In Writing

The Big Spring Clean continues full steam ahead.  On Day 15, I am past the halfway point and I feel absolutely liberated.  (For those of you just tuning in – I am getting rid of 27 things a day for 27 days.  So that’s over 400 items gifted or discarded since March 20th!).

Perhaps the biggest accomplishment of The Big Spring Clean is the fact that today I finished cleaning out my guest room/office-to-be.  It’s been a sore spot for me for over two years, cluttered with boxes and assorted stuff.  It’s the bedroom right next to mine and it used to be my daughter’s room.  Two and a half years ago, as she was becoming a young lady, I convinced her to take the bedroom across the way from me instead, a bigger one with a walk-in closet.  Then, when she was away with her father for their annual summer vacation, I surprised her with the move.  I had all our upstairs hardwood floors refinished, every bedroom professionally painted, and I got new bedding and chandeliers.  Voila!  Brand new, super-comfy bedrooms for us all.

Except, in my haste, everything I didn’t quite know what to do with got piled in her old room. I only had two weeks to re-do the whole upstairs so the room grew into a tangle.  It looked overwhelming.  I shut the door.  Every time I thought of tackling it, a quick glimpse left me feeling like I couldn’t possibly cope with it.  As weeks turned to months, I piled on a sense of self-loathing over the dread.  How could I be so lazy?  When guests came to stay, I gave them my room, slept on the couch and hated myself for not having the guest room ready.

Then, when I began the Big Spring Clean two weeks ago, I told myself, “Just 27 things.”  Not all of it, but 27.  I didn’t go in there every day (there were plenty of other areas with 27 things to spare), but every few days I focused my attention on that room.  Today, 27 things left me tantalizingly close to clearing out the room completely, so I decided to go for it.

I was getting the last things out of her old closet when the tears came.  It wasn’t even that I’d seen anything particularly sentimental: just a few old socks that had been too worn to make the transition from old room to new.  I’m not sure what the trigger was, exactly.  But I realized as I felt a deep grief that I remembered exactly when I’d last seen that closet empty that way.  I’d been eight and a half months pregnant and newly moved in to the house, when the young woman who needs the walk-in closet had been a baby in my belly.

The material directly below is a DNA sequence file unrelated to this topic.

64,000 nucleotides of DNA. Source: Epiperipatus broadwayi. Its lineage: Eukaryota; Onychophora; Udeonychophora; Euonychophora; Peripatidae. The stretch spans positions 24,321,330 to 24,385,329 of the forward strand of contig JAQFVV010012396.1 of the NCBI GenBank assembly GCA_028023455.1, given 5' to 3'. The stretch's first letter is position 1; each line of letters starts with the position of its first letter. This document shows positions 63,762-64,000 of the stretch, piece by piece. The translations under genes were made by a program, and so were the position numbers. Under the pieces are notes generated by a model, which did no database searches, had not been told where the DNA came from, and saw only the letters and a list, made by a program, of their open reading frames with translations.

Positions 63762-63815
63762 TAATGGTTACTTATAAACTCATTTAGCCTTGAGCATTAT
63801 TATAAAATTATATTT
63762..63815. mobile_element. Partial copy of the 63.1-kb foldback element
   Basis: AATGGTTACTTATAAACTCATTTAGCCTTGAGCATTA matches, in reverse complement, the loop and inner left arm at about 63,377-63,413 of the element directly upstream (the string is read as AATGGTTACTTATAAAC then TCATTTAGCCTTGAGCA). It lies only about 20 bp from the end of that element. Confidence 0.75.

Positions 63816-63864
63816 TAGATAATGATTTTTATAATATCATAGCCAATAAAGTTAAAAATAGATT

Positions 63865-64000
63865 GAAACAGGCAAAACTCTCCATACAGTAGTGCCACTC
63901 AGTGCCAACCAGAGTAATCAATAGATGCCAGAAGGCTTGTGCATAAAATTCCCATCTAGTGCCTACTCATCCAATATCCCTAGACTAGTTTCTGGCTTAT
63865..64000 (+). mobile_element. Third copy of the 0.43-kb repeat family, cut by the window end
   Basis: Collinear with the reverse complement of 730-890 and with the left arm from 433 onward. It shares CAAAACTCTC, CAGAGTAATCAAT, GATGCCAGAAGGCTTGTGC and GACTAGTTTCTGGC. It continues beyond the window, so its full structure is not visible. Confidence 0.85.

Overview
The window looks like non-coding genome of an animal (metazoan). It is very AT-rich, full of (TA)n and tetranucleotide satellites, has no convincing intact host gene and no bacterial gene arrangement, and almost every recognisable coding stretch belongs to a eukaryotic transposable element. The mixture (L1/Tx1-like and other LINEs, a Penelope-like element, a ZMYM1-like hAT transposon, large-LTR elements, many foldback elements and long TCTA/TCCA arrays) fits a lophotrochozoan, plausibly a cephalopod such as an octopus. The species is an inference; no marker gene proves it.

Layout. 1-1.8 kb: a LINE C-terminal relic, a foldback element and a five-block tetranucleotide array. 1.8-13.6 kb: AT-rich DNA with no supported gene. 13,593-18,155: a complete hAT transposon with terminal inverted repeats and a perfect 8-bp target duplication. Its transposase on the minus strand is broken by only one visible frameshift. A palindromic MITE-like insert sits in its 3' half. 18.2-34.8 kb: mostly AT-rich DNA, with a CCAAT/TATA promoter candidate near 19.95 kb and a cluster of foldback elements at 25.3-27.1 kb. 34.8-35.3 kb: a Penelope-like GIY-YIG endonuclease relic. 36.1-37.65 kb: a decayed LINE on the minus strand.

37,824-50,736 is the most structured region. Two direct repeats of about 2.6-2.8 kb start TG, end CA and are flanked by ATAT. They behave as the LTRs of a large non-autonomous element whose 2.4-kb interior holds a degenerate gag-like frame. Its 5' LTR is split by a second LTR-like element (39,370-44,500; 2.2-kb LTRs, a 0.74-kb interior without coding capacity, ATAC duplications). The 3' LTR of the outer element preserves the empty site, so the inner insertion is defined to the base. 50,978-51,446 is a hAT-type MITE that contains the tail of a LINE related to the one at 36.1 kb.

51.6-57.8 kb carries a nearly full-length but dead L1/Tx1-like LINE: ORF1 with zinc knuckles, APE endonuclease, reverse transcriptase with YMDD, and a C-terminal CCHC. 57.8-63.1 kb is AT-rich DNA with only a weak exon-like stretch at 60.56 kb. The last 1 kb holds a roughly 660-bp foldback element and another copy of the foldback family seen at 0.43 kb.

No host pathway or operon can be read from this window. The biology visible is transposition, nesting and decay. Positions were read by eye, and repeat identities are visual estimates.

It was early 2000.  My nesting instinct was strong and I was absolutely obsessed with getting her room ready before she was born in late January.  So, my massive stomach and I went to Home Depot just after New Year’s and picked out a beautiful butter yellow paint (yellow because I didn’t know the baby’s gender before she was born) and then slowly, pregnantly, painted it, all wobble and clumsiness, the windows wide open in mid-winter just be sure we weren’t breathing in fumes.

We’d just moved into the house on Christmas Eve.  The holidays were a busy season at my husband’s business, so I spent the last days of my pregnancy mostly alone.  The baby’s room was the first one in the house I claimed as my own, for me and for her.  Probably no room held so many hopes and fears, so many fledgling plans, so much innocence and apprehension.  Even massively pregnant, it still seemed impossible that I could pull off being someone’s mom.  Painting her room was a way of proving my worthiness, of making ready, of showing her how much she meant to me.  I painted every wish for her, every terror at my inexperience, every ounce of love into that room.  When I was done, I sat in the middle of the room in my splashed preggo overalls and looked at the job.  It wasn’t perfect (I’m terrible at that spot where the ceiling meets the wall) but it was an act of absolute devotion.  I couldn’t wait to meet her.